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Portrait of George Selth Coppin
, c. 1895-99

by Tom Roberts

oil on cedar panel (frame: 73.0 cm x 45.0 cm, support: 61.2 cm x 34.1 cm)

George Coppin (1819–1906), comedian, entrepreneur and politician, cut his teeth in the world of the English itinerant theatre. Arriving in Sydney in 1843, he performed across the country before opening a theatre in Adelaide in 1846. His commercial holdings increased over the next few years, but in 1851 he lost his fortune. Through performing on the goldfields, he rebuilt a portfolio of theatres and hotels. In 1858 he was elected to the Victorian Legislative Council, but after five years, in serious debt, he resigned and returned to tread the boards. In 1874 he became a member of the Legislative Assembly; he held this post intermittently to 1888, after which he returned to the Council. Victoria’s first Freemason Grand Master, he energetically promoted reforms and innovation in the municipal sphere, including copyright legislation, the establishment of Post Office Savings banks, the St John Ambulance society, the Old Colonists’ Association, the Dramatic and Musical Society, and the development of Sorrento as a tourist destination.

Tom Roberts (1856–1931) came to Australia from England at the age of thirteen, but returned to study art in London. He arrived back in Melbourne in 1885 and established a successful portrait practice. At the same time, he began to paint outdoors with other artists, including Charles Conder and Arthur Streeton, and together they came to be known as the Heidelberg School. Roberts himself gained a reputation as the ‘father of Australian landscape painting’, although many of his known works are portraits. The image of George Selth Coppin was included in his 1900 exhibition Familiar Faces and Figures, oil portraits on wooden panels that comprised a kind of prototype national portrait gallery. Roberts painted the prominent figures mindful of ‘how interesting such a group would be to us now, of similar types of, say fifty years ago’, and put the portraits on the market in hope that they would be bought as a group and kept together. Eventually, however, needing cash to take his family to England, he had to let them go to a number of purchasers, and they remain scattered to this day.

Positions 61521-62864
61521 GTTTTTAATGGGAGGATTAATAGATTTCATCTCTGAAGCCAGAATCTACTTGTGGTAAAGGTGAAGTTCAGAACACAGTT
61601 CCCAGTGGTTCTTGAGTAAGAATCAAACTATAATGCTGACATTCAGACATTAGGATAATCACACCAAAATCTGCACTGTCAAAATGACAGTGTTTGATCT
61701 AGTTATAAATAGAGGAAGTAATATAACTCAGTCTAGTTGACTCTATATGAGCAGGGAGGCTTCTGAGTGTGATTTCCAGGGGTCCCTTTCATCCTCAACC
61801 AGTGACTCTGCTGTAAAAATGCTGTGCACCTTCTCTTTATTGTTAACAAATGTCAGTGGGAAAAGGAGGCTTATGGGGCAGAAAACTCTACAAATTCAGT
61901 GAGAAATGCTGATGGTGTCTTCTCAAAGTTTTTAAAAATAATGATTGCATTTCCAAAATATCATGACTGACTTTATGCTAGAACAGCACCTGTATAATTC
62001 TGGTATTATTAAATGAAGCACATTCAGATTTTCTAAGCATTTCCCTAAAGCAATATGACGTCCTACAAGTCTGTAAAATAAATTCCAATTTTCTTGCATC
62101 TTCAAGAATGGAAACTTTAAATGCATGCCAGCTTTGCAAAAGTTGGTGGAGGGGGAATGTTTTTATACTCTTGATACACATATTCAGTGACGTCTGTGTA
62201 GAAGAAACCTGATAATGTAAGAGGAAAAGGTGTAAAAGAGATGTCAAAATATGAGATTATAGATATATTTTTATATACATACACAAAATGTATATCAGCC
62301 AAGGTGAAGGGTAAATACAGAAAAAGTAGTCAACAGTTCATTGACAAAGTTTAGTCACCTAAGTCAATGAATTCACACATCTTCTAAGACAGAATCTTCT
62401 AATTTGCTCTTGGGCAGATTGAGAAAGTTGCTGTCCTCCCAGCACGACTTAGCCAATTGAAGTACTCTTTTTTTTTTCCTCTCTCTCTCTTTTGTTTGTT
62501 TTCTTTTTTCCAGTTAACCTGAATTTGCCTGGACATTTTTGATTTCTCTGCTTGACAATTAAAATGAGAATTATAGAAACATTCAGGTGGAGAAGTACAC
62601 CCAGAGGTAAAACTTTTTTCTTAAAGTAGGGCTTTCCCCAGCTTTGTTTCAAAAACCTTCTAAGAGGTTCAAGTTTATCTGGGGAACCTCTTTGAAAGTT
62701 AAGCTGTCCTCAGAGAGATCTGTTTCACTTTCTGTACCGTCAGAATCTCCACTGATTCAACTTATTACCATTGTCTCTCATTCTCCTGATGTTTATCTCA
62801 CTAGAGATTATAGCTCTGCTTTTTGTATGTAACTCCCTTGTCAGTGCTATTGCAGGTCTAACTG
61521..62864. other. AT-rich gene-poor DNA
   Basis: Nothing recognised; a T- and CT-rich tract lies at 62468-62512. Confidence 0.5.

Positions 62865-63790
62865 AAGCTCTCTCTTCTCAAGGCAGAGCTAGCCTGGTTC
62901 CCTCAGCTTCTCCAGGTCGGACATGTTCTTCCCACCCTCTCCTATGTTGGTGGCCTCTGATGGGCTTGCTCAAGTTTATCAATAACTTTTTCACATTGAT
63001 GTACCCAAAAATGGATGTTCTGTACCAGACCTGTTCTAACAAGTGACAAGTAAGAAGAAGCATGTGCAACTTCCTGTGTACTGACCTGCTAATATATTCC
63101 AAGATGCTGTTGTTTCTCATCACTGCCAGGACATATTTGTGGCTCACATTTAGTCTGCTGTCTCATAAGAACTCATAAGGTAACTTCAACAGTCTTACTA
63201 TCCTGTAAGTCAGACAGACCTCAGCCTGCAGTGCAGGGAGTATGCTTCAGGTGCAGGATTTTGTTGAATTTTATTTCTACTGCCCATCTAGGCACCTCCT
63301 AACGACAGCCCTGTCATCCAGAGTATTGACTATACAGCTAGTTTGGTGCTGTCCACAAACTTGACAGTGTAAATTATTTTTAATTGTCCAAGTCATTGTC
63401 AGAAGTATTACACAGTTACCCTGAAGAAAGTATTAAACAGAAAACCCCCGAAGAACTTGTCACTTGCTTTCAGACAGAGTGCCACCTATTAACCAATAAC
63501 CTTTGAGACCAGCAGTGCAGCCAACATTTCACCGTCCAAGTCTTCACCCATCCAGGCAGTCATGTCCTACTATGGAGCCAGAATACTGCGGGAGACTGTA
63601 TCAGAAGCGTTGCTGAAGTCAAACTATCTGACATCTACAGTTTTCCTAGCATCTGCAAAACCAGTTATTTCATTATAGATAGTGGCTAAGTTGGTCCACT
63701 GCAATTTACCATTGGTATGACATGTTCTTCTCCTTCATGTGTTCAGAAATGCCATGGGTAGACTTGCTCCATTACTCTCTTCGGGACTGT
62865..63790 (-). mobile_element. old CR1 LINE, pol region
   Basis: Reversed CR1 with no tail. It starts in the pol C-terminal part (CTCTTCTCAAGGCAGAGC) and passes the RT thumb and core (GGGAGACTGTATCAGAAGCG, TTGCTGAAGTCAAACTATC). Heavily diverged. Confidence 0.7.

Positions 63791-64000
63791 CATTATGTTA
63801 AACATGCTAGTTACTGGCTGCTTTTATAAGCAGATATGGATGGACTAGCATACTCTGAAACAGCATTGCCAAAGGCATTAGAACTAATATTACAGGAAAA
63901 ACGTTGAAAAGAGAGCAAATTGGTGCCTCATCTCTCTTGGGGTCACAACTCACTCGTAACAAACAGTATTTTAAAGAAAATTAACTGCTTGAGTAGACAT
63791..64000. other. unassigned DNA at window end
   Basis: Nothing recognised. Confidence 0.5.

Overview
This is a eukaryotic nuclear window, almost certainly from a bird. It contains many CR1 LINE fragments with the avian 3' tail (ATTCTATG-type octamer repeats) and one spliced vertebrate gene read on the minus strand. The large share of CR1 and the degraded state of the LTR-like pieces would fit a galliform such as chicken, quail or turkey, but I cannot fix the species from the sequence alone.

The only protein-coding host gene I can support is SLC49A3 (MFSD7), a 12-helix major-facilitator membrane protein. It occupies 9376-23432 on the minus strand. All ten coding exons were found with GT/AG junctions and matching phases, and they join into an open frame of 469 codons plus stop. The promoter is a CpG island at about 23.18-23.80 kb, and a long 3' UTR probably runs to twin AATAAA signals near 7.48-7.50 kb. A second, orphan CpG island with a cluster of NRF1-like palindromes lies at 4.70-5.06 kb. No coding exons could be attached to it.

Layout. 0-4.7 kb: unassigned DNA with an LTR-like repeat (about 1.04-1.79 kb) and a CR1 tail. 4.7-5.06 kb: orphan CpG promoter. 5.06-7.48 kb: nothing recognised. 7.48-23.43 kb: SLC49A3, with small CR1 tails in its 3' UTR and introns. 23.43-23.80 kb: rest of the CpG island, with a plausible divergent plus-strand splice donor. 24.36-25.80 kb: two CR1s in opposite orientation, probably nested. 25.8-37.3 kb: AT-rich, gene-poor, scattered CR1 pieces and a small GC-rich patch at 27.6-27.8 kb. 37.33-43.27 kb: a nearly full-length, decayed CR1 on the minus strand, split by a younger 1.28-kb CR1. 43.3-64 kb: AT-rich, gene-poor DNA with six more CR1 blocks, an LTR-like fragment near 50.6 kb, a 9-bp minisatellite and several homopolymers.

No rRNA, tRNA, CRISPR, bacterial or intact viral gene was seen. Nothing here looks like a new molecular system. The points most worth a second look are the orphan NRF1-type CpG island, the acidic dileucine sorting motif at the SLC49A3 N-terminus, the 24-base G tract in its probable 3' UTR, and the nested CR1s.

Collection: National Portrait Gallery, Canberra
Purchased with funds donated by Mary Isabel Murphy 2004
Accession number: 2003.212